Served: 3 years
1939 to August 27, 1942
Charles was born October 10, 1909 in Lawrenceburg to Frances E. “Frank” and Louisa (Schnetzer) Liddle. He could trace his Dearborn County roots back five generations when William Liddle, born in England in 1763, emigrated to the United States soon after the Revolutionary War.
By 1940 he had been appointed a Patrolman for the Lawrenceburg Police Department. At the time, he was living with his widowed mother and stepsiblings at 248 Water Street. Patrolman Liddle was also a member of Fire Company Number Two and had been active in civil defense work.
On July 19, 1942, while conducting a traffic stop, a citizen approached Patrolman Liddle, to report a disturbance. Patrolman Liddle responded to the disturbance and while in route he crashed into another vehicle at Walnut and Third Streets (U.S. 50). The impact caused both vehicles to overturn and Patrolman Liddle was thrown from his patrol car. He sustained serious injuries and was transported to Good Samaritan Hospital in Cincinnati. He returned home and thought he had recuperated on August 8, 1942 and returned to work.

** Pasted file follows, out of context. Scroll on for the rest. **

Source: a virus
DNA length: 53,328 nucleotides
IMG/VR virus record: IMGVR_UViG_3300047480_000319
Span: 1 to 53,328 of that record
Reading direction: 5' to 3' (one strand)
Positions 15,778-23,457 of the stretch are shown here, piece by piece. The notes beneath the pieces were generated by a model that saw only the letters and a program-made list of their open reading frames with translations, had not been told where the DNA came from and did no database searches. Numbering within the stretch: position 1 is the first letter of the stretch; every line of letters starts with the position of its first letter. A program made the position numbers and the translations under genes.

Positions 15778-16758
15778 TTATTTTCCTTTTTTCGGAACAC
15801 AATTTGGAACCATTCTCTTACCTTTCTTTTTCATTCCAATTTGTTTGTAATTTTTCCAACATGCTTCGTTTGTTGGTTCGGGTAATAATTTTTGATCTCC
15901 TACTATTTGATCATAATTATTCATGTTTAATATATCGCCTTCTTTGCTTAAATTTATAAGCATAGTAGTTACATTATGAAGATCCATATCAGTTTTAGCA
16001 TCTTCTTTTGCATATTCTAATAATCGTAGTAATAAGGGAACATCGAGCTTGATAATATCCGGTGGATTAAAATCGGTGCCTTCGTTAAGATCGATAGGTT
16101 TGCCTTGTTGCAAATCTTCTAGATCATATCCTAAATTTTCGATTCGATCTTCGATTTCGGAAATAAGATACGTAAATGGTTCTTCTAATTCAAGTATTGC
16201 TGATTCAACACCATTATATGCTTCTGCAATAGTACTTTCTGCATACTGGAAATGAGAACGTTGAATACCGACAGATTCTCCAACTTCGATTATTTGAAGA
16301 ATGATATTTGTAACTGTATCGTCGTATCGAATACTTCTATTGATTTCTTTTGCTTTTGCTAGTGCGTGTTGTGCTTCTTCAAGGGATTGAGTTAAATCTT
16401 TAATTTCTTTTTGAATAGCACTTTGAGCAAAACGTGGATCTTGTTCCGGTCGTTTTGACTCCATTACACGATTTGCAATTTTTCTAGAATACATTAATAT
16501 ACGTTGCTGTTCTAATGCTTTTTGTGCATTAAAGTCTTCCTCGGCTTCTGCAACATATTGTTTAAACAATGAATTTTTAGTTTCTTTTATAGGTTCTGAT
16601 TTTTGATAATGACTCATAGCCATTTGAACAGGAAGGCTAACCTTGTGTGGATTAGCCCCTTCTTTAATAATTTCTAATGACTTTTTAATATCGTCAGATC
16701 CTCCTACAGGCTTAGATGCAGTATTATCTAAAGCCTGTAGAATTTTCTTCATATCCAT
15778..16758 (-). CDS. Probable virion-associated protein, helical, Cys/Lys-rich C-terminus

Patrolman Liddle was on duty at the Dearborn County Fair on August 26, 1942 when he collapsed. He was rushed back to Good Samaritan Hospital where surgery failed to save his life. He died from an intra-cerebral hemorrhage on August 27, 1942.
Patrolman Liddle was predeceased by his father. He was survived by his mother; brother, Louis Elmer Liddle; and stepsiblings, Louise M. Horne, George H. Horn, and Richard M. Horn. He was buried in Greendale Cemetery on the same date as his death, August 27, 1942.
Two decades later, Officer Liddle’s brother, Louis Elmer Liddle, would be elected Mayor of Lawrenceburg. Charles A. Liddle Drive was built off Enterprise Drive in Lawrenceburg about 2001 and named for Officer Liddle.
If you have information, artifacts, archives, or images regarding this officer or incident, please contact the Greater Cincinnati Police Museum at Director@Police-Museum.org.
© This narrative was revised August 1, 2016 by Cincinnati Police Lieutenant Stephen R. Kramer (Retired), Greater Cincinnati Police Historical Society President, with research assistance from Cincinnati Homicide Detective Edward W. Zieverink III (Retired), Greater Cincinnati Police Museum Historian, and Chris McHenry, Dearborn County Library Researcher and Librarian. All rights are reserved to them and the Greater Cincinnati Police Historical Society.